Wood brackets are mostly free to make, and their wide open scope for styling makes them an opportunity to add visible character to a room.

Because wood is not as strong as steel, some form of angled support normally needs to be built in to wooden brackets, making them significantly more intrusive and noticeable than metal brackets.

Adjustable Brackets

Slotted or holed uprights are popular. Wood or metal brackets fit to these, allowing fairly easy moving of shelf heights, and permitting more layers of shelves to be added or removed at will.


Shelves may be hung on vertical wires. The steel wires need to be tensioned to hold the shelves in place. Gives a light high tech look. Popular with glass shelves.

Single die LEDs can be added to make the glass edges glow.

Floating Shelves

These use concealed metal brackets that fit inside the (thick) shelf material. The shelf has no visible support, giving a neat clean appearance. Good for light loads.


Uprights front and back is an alternative to the more common L shaped brackets. These may be wood or steel. Once uprights are added, the shelves effectively become a shelving unit. Alternatively, uprights may be used at the front only, with small fixings to the wall at the back.

Wood Frame

Another alternative to brackets is to support a shelf on 3 sides with a wood frame. This works for shallow shelves of limited width, but is not successful with larger shelves as it does not support the shelf front.

Supporting the shelf on all 4 sides works well for small & medium shelf widths, but the under-front support can be intrusive.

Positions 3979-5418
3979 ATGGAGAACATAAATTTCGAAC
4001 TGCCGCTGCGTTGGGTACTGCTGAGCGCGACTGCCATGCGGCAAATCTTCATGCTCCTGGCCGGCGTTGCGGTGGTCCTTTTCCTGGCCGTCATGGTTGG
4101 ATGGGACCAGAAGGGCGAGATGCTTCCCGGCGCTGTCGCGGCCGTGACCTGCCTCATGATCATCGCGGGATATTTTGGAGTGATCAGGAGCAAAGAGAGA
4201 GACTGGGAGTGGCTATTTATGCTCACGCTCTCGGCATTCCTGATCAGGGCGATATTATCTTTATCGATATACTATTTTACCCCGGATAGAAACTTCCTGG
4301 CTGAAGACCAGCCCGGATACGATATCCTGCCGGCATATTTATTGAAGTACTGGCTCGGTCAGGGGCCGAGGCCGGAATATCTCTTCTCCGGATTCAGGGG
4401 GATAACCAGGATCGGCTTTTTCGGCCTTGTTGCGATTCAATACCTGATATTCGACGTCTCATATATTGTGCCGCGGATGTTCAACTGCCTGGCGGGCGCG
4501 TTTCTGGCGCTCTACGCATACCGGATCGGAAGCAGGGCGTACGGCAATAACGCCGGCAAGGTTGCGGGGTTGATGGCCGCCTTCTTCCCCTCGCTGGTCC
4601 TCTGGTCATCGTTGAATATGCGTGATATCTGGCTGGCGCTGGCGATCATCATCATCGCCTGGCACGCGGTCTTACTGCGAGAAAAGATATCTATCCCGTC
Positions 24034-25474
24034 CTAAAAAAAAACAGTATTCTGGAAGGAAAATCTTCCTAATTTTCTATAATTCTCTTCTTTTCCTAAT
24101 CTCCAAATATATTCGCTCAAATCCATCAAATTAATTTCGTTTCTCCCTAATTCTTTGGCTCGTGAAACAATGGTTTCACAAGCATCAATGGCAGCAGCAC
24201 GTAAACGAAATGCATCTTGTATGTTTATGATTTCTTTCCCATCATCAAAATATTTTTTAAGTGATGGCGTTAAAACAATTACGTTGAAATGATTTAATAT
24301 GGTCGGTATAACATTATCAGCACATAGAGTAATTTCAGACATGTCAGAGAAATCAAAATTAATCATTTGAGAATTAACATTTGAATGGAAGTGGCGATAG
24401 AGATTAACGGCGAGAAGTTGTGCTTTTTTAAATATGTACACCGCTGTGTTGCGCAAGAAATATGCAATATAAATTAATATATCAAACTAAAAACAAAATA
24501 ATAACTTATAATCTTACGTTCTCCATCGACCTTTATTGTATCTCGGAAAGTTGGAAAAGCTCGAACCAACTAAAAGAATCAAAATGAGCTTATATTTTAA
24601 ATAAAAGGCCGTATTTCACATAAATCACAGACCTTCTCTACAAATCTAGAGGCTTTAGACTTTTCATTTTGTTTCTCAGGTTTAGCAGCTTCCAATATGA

Or the front support can be used to hide the shelf material entirely, by sitting the shelf in a long cutout in the front support. This is an effective way to give chipboard shelves the face of real wood. CLS timber can be used which is already planed & rounded on all 4 edges, making the job relatively easy, and the finish appealing.

 ______ __________________________
|      |__________________________|
|        |

 Chipboard shelf supported by timber front


Plastic channel is sometimes seen. The shelf slides into it once fixed.


The wider the span between supports, the less load the shelf will support, and the more likely it is to sag.

Reinforcement Strips

A strip of wood under the back edge of the shelf provides support for a 3rd side of the wood, increasing overall strength and reducing sag. With brackets this will usually be in several pieces to fit between the brackets.

A strip along the front can be used with brackets just as well as with frame support. If not supported at its ends it should be fixed to the shelf securely, as sagging will try to make the two part company with some force. Glue plus fat screws gives maximum fixing strength.

Size & Sag

A deflection of 1/32 inch per foot or more is noticeable to the eye.

A loaded bookshelf may support in the region of 10kg per foot of length. Loads will be higher if the books are packed in densely, eg with books stacked.

Wood and chipboard typically sag 50% more than initial sag over time.

Calculating Sag

Sagulator sag calculator

link to a more accurate calculator

Unusual Shelves


A yardstick makes an unusual shelf, suitable for displaying cards etc.

4mm shelf

A pretty shelf may be made from 4mm pine 4" deep supported by small decorative brackets every 18". Such shelves are obviously very lightweight and should only be used for light objects. Books would be too heavy for a 4mm shelf.

These nicknack shelves can go where there is not enough space to warrant a larger shelf, and are quickly made from leftovers.

Such shelves may also be used for storage of the smallest and lightest of diy supplies.


Cardboard strip is folded like so to give a stiff triangular section strip:

________         ________
 _____ /          ______ |
 \    /    OR     \      |
  \  /              \    |
   \/                 \  |

Kids can use this to add an extra shelf among existing shelves. Black oil based paint makes the corrugations less noticeable.

See Also